Kids seem never to tire of sledding, but grown-ups eventually need a break from the cold. Fortunately, the Ashland children's library has some indoor activities planned to help keep kids entertained this winter break. In addition to its regularly scheduled story times, there will be painting, singing and games to celebrate the winter holidays. Everything will take place inside the warm and cozy library.
Sunday, Dec. 15, 1 to 3 p.m. — Local artist Leah Mebane will show children age 3 and up how to use eco-friendly, natural pigments harvested from the earth to make their art. Mebane incorporates just about anything, using rock dust, ashes from her woodstove, creek sand and various minerals in her paints. The results are rich and colorful.
Mebane says, "It's fun when I give a paintmaking demo, and the kids are so surprised. They'll ask, 'Is this really from dirt?' " She adds that the class gets pretty wild as children paint and do nature crafts. "The paints are completely nontoxic, so kids can finger paint, splatter paint, get it all over them. The best part is watching them get so crazy and creative."
Saturday, Dec. 21 — The teen library is hosting a teen gaming day from noon to 3:30 p.m., featuring video and board games for kids 12 and up.
The regularly scheduled family game night will take place that evening from 5 to 11 p.m. I've attended this event a couple of times with my kids and it's great fun. There are games for just about any age, and the huge gathering of local families always makes for a festive atmosphere.
Sunday Dec. 22, 1 to 2 p.m. — Tish McFadden-Harriss and young ukulele players from her Rum Tum School of Music will lead a family holiday sing-along. McFadden-Harriss made a music chart of about 15 popular, nonreligious holiday songs such as "Frosty the Snowman," "Rudolph the Red-Nosed Reindeer," "Jingle Bells" and "Winter Wonderland." People can play along with the percussion instruments on hand or they can bring their own.
"It's an interactive event," she said. "I hope we can get kids and grown-ups singing along." Of course, clapping hands, whistling or just humming along in your head is wonderful, too. McFadden-Harriss has been teaching music to kids for more than 24 years, and she estimates she currently has about 100 students (information corrected from earlier version). "It's been glorious," she said. "Ashland is so supportive of children and their music, and this time of year is magical."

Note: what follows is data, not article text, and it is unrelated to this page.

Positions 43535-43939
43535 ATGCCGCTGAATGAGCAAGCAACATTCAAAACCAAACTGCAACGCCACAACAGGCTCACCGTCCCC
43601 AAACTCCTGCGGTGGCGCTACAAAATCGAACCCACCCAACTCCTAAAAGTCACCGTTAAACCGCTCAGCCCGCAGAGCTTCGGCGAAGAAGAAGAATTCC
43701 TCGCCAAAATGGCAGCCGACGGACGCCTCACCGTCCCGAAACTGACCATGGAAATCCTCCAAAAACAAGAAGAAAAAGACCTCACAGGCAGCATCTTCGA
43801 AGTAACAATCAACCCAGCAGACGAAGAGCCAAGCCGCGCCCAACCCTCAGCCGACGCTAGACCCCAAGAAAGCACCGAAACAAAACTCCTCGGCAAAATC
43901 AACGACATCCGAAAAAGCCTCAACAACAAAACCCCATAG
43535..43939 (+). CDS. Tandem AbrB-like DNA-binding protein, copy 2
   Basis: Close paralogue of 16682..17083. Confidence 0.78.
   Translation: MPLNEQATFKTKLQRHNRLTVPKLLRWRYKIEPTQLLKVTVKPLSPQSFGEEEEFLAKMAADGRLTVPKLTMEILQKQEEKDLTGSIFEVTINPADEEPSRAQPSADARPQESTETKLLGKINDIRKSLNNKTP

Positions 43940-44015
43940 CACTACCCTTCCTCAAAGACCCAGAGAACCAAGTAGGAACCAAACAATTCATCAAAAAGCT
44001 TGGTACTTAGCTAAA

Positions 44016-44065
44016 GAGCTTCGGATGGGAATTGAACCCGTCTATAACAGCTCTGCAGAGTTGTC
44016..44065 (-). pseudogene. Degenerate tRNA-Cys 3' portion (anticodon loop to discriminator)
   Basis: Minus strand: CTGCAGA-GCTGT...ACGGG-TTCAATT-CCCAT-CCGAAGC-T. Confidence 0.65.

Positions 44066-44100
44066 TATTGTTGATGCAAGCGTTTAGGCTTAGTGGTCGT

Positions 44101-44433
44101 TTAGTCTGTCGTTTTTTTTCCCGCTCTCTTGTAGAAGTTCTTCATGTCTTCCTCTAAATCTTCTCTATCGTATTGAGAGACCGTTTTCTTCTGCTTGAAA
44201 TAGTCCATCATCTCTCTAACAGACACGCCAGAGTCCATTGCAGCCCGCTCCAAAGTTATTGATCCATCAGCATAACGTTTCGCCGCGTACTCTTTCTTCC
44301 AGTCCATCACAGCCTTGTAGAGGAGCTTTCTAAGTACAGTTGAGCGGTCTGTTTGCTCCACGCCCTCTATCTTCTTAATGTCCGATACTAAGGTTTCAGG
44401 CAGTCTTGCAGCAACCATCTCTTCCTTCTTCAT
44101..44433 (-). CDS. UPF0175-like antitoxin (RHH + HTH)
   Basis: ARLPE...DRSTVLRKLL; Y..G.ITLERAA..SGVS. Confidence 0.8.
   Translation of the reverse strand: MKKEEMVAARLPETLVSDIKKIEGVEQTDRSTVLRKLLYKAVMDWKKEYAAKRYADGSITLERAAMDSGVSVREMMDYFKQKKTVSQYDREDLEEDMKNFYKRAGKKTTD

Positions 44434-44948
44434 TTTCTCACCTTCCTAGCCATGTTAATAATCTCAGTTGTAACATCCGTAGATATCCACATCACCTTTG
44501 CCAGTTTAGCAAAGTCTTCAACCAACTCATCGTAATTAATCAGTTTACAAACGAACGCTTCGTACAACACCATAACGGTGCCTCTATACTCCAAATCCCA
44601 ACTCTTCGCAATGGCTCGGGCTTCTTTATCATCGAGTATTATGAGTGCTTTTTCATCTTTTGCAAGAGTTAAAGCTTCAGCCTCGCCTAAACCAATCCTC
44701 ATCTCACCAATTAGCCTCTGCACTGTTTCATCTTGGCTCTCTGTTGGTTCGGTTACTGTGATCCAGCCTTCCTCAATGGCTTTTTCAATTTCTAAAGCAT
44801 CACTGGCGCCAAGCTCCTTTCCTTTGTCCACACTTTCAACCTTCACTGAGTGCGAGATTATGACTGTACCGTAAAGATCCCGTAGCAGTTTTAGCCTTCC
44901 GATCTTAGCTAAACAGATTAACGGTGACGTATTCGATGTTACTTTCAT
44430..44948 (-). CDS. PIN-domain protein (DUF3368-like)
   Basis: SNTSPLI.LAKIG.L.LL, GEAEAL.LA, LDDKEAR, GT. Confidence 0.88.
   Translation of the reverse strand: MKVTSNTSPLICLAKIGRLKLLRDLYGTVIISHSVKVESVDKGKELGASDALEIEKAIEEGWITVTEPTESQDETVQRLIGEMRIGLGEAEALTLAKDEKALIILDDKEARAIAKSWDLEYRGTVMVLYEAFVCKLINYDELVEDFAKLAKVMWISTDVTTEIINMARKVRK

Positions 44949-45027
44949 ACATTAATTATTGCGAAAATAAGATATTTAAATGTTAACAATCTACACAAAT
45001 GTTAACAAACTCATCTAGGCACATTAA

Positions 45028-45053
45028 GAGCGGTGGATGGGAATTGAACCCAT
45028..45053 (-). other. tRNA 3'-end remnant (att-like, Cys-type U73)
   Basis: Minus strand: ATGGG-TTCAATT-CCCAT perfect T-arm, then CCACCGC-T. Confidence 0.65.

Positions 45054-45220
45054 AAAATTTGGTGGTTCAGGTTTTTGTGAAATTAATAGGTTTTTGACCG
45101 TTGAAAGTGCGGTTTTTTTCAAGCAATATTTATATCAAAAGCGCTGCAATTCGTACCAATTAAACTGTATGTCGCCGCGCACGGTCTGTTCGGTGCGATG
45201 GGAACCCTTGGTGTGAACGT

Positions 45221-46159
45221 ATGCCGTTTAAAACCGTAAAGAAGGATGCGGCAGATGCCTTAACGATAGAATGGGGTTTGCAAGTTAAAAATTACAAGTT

Children's librarian Margie Cicerrella points out that the library is a good place for gift-giving ideas, too. The librarians have even created a handy gift-giving guide for all ages and interests.
"The children's section of the gift-giving guide is great for aunts, uncles, grandparents, anyone who isn't sure what the kids in their lives are reading," said Cicerrella. The guide includes books that are popular with both patrons and librarians. For example, the paranormal series "Beautiful Creatures" by Kami Garcia and Margaret Stohl is at the top of the list for young-adult girls, and author Scott Westerfield's Steampunk series, the Leviathan Trilogies, is recommended for teen boys. Elementary-age readers may like "How to Train Your Dragon" by Cressida Colwell, and middle schoolers will get a kick out of "The Lemonade War" by Jacqueline Davies, and "The Mysterious Benedict Society" by Trenton Lee Stewart.
With all these books, art, music and games to choose from, there's no excuse for boredom. Even when special activities aren't going on, the library is a warm refuge from the winter cold. The chairs are comfy, the staff is sunny and there's no need for snow pants.
The Ashland Library is at 410 Siskiyou Blvd. For information about events, call 541-774-6996.
Angela Decker is a freelance writer in Ashland and can be reached at firstname.lastname@example.org.